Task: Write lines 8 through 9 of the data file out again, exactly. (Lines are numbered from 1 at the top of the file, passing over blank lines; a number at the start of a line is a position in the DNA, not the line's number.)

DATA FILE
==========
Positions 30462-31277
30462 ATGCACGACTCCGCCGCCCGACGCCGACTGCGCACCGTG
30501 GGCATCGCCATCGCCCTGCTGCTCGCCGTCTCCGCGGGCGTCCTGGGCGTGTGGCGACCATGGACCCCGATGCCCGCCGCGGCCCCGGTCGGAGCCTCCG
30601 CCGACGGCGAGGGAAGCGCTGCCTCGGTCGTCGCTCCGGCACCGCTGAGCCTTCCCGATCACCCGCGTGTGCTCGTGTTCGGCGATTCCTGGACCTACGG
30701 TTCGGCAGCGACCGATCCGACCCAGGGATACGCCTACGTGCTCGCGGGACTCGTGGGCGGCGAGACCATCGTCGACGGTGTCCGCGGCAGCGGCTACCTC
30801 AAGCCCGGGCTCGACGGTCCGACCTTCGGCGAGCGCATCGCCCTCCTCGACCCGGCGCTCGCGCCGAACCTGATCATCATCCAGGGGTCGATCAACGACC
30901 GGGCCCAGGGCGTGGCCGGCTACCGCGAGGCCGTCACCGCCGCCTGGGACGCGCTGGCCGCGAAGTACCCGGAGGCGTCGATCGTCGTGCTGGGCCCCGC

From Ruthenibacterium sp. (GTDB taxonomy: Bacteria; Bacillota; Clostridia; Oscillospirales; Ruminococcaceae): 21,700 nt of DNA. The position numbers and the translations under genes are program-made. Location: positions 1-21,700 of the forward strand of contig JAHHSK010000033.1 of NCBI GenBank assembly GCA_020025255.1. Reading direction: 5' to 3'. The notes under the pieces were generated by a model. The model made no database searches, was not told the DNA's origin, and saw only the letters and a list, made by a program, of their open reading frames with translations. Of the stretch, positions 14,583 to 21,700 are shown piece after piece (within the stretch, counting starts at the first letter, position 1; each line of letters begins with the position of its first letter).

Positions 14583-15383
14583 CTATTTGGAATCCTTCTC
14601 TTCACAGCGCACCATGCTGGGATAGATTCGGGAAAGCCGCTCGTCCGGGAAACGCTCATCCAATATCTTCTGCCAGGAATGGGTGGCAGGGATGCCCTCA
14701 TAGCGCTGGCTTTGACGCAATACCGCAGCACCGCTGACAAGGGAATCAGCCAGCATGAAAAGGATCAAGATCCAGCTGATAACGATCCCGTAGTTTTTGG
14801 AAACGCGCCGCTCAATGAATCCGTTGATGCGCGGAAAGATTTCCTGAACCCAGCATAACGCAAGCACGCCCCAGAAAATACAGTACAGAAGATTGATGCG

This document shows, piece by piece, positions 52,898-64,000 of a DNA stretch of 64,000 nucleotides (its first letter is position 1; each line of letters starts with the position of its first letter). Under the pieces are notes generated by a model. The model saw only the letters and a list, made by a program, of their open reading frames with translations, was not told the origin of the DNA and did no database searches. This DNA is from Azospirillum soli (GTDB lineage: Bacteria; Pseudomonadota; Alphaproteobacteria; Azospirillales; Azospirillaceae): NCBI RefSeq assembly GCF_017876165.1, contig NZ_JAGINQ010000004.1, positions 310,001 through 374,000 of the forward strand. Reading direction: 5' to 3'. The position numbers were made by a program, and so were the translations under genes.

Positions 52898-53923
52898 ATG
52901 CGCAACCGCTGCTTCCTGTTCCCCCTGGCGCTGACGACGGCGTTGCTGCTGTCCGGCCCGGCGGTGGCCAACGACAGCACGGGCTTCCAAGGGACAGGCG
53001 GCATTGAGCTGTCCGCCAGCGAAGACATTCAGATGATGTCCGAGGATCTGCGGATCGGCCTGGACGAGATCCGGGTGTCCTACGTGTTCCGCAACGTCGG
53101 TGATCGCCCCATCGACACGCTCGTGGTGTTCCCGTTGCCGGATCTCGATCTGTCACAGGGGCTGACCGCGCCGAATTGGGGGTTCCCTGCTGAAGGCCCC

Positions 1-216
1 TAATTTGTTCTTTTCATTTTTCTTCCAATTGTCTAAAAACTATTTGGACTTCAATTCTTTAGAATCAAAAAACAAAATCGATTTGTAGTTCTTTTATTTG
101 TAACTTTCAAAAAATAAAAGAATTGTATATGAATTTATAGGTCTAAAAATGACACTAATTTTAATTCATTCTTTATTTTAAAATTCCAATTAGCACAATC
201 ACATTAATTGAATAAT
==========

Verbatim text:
From Ruthenibacterium sp. (GTDB taxonomy: Bacteria; Bacillota; Clostridia; Oscillospirales; Ruminococcaceae): 21,700 nt of DNA. The position numbers and the translations under genes are program-made. Location: positions 1-21,700 of the forward strand of contig JAHHSK010000033.1 of NCBI GenBank assembly GCA_020025255.1. Reading direction: 5' to 3'. The notes under the pieces were generated by a model. The model made no database searches, was not told the DNA's origin, and saw only the letters and a list, made by a program, of their open reading frames with translations. Of the stretch, positions 14,583 to 21,700 are shown piece after piece (within the stretch, counting starts at the first letter, position 1; each line of letters begins with the position of its first letter).

Positions 14583-15383